We are thinking of our clients, colleagues, friends and neighbors right now.
This is an unprecedented financial and social moment. Business activity around the world has been halted due to shutdown measures put in place to slow the spread of the virus. While we have seen record levels of stimulus intended to support markets, businesses and individuals, a slowdown in economic growth and earnings is inevitable. We expect uncertainty to continue and, as a result, for the ups and downs in markets to continue, too. As the days turn to weeks and weeks to months, we, as both a society and investors, will have a clearer sense of the true impact this pandemic will have on our lives and our economy. Our expectation is that in time, businesses will welcome back customers, new ones will open their doors, the crisis will pass and stock markets will continue to reward investors who remain focused on their long-term plans and goals.
Meanwhile, COVID-19 fatigue is becoming real for many, as we have adjusted to new lifestyles and a new reality that can feel like we’re living the same day, over and over again.
Over the past few weeks, my mind has returned to the mighty redwoods that grow from central California to southern Oregon. I have revisited peaceful moments in the forest standing under the majestic giants, breathing in the fresh air and looking up to see as much of the trunk as I can before the branches disappear into the sky. Suddenly awestruck, I feel connected, rooted and calm. The ancient redwoods can live for millennia and have seen more change than I have or will see in my lifetime.
It got me thinking: what can we learn from the redwoods about seeing the forest from the trees (if you will) during times of uncertainty?
Redwoods lack a taproot, or the main root that would grow down and anchor the tree. If they don’t have deep roots, how can they grow so tall? They link roots with their neighbors. Redwood roots extend outward (100 feet or more), intertwining with neighboring trees to provide a strong network of support. Together, they withstand winds and storms and stand tall for hundreds – and even thousands – of years. Redwoods remind me that at the root, life is a set of relationships and we are not alone.
In times of fear we may instinctively contract financially and personally, holding on to cash and withdrawing from others. While it’s practical to save in times of uncertainty, it’s also been proven that we experience boosts in happiness and physical health when we find ways to share. Recognizing we have something to share also helps us overcome a sense of scarcity and reinforce to ourselves that we have “enough.”
We don’t have to weather this alone. Now is the time to lean on each other and practice being interconnected. We can fortify one other by sharing our wisdom and resources; being a sounding board or a compassionate ear; and standing together (6 feet away) to serve our communities and lift each other up. Redwoods are stronger together.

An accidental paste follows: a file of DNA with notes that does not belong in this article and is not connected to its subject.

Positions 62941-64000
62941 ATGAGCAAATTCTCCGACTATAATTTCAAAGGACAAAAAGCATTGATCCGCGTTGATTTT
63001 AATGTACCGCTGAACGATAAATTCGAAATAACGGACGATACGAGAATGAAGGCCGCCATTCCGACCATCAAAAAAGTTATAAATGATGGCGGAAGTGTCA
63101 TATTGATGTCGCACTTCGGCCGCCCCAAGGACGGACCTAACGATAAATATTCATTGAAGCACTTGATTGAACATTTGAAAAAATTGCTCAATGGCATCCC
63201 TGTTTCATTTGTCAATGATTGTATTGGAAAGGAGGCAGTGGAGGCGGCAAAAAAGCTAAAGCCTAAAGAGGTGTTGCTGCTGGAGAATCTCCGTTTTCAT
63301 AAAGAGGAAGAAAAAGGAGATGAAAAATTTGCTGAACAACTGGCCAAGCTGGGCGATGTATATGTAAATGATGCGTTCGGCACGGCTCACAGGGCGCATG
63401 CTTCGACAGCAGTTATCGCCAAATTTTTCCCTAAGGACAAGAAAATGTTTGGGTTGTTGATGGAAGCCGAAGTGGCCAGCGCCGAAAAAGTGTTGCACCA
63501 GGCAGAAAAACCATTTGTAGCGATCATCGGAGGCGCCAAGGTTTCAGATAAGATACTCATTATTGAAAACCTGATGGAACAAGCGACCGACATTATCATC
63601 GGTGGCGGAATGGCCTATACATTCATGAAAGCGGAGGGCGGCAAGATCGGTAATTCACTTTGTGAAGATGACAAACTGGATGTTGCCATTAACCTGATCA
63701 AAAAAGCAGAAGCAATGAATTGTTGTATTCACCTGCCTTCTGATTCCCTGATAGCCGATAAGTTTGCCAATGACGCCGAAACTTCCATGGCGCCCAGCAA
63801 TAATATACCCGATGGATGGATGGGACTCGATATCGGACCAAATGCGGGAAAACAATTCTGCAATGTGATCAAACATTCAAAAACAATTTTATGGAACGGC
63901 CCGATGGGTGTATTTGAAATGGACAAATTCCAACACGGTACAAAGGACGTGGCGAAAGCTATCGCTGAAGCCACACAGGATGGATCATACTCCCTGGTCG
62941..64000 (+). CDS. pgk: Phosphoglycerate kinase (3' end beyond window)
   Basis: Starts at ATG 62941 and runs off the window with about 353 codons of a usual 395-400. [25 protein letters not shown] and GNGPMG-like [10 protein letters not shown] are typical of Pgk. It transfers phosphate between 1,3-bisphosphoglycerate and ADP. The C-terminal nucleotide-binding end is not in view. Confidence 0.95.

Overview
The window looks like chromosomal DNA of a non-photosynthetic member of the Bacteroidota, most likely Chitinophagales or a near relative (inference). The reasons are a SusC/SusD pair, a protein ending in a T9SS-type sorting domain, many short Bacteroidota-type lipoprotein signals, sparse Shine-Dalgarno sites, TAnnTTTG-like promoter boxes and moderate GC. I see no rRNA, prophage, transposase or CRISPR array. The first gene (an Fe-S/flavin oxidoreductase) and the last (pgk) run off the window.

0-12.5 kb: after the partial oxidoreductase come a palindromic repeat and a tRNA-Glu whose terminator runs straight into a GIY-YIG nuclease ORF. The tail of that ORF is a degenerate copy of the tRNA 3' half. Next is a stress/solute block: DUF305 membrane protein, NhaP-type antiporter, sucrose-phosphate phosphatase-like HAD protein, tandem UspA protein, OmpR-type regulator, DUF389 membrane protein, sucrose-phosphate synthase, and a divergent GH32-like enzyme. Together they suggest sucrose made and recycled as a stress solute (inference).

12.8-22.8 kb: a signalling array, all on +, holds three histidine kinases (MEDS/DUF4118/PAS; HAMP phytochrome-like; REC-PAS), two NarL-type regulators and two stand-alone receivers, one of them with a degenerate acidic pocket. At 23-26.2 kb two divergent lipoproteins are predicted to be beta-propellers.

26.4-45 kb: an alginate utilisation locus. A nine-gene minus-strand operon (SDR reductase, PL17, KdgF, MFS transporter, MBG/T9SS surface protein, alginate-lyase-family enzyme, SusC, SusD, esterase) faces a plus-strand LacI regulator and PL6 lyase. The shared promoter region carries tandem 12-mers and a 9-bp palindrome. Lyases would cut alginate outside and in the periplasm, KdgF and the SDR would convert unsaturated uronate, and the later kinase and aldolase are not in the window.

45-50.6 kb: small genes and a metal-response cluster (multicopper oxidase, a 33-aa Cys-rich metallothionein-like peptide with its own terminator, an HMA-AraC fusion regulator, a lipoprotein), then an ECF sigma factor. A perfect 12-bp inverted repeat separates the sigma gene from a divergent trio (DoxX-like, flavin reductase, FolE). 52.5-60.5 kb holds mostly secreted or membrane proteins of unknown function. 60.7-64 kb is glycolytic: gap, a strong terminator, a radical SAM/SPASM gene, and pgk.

Redwood trees are incredibly resilient, showing new growth even after being scorched by forest fires.
The market is similar. When fear spreads like wildfire and sends the market into decline, it can seem like there’s no hope for renewal. But time and time again, we’ve seen the market decline and bounce back. The key to success in your investment strategy is to remember to keep a long-term mindset through the ups and downs.
Since 1987, every major decline in the U.S. stock market has reversed itself between 21% and 68% within the next 12 months1. Stay rooted in your plan.
In the meantime, we can work together to review the foundation of your financial plan: cash flow. Regardless of the size of your portfolio, having concrete knowledge of how much is coming in and how much is going out allows us to ground and plan by the numbers – not the potentially unlimited worrisome scenarios in our minds. Planning (and reviewing our planning) gives us the power to adapt creatively to change.
There is a lot that we can learn from the strength and serenity that the redwood trees have demonstrated in the face of centuries of threatening conditions.
If you were to look at a redwood’s rings, which mark growth from year to year, you might notice wider rings indicating good years with lots of water and light and narrower rings, indicating years with less water and light.
Markets, like nature, can be cyclical. There are expansive times and times of contraction. There are ups and downs: growth isn’t always linear.
Even though this moment may be one of great struggle, like the fires and storms braved by the redwoods, this too shall pass.
Do you feel rooted right now? What do you need to feel a sense of connection, resilience and calm?
Fun fact: Studies2,3 suggest that viewing even an image of a tree or a forest canopy bolsters the parasympathetic division of the central nervous system, which naturally induces calm.
So go outside! Feel your feet on the ground. Breathe. As John Muir once told Ralph Waldo Emerson, “You are yourself a Sequoia. Stop and get acquainted with your big brethren.”
Anne B. Johnston
Managing Director at Created
Original block print by Liana Vitousek, Carmel Valley, California
 BlackRock and Morningstar
 Jiang, B., Li, D., Larsen, L., & Sullivan, W. C. (2016). A Dose-Response Curve Describing the Relationship Between Urban Tree Cover Density and Self-Reported Stress Recovery. Environment and Behavior, 48(4), 607–629. https://doi.org/10.1177/0013916514552321
 van den Berg, M. M., Maas, J., Muller, R., Braun, A., Kaandorp, W., van Lien, R., van Poppel, M. N., van Mechelen, W., & van den Berg, A. E. (2015). Autonomic Nervous System Responses to Viewing Green and Built Settings: Differentiating Between Sympathetic and Parasympathetic Activity. International journal of environmental research and public health, 12(12), 15860–15874. https://doi.org/10.3390/ijerph121215026
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